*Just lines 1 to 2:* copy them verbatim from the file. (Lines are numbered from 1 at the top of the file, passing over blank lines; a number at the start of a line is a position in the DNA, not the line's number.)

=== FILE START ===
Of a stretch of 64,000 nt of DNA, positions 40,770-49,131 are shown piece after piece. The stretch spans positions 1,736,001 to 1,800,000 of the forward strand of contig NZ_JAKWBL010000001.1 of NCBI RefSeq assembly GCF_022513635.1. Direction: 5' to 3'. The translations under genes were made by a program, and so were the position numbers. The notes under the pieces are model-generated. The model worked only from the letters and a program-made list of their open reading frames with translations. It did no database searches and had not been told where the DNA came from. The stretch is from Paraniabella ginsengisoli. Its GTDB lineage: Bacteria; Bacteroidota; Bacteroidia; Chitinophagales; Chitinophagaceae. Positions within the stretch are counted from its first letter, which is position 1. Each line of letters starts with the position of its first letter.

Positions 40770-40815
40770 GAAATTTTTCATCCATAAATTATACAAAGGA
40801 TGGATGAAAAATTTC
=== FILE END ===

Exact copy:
Of a stretch of 64,000 nt of DNA, positions 40,770-49,131 are shown piece after piece. The stretch spans positions 1,736,001 to 1,800,000 of the forward strand of contig NZ_JAKWBL010000001.1 of NCBI RefSeq assembly GCF_022513635.1. Direction: 5' to 3'. The translations under genes were made by a program, and so were the position numbers. The notes under the pieces are model-generated. The model worked only from the letters and a program-made list of their open reading frames with translations. It did no database searches and had not been told where the DNA came from. The stretch is from Paraniabella ginsengisoli. Its GTDB lineage: Bacteria; Bacteroidota; Bacteroidia; Chitinophagales; Chitinophagaceae. Positions within the stretch are counted from its first letter, which is position 1. Each line of letters starts with the position of its first letter.

Positions 40770-40815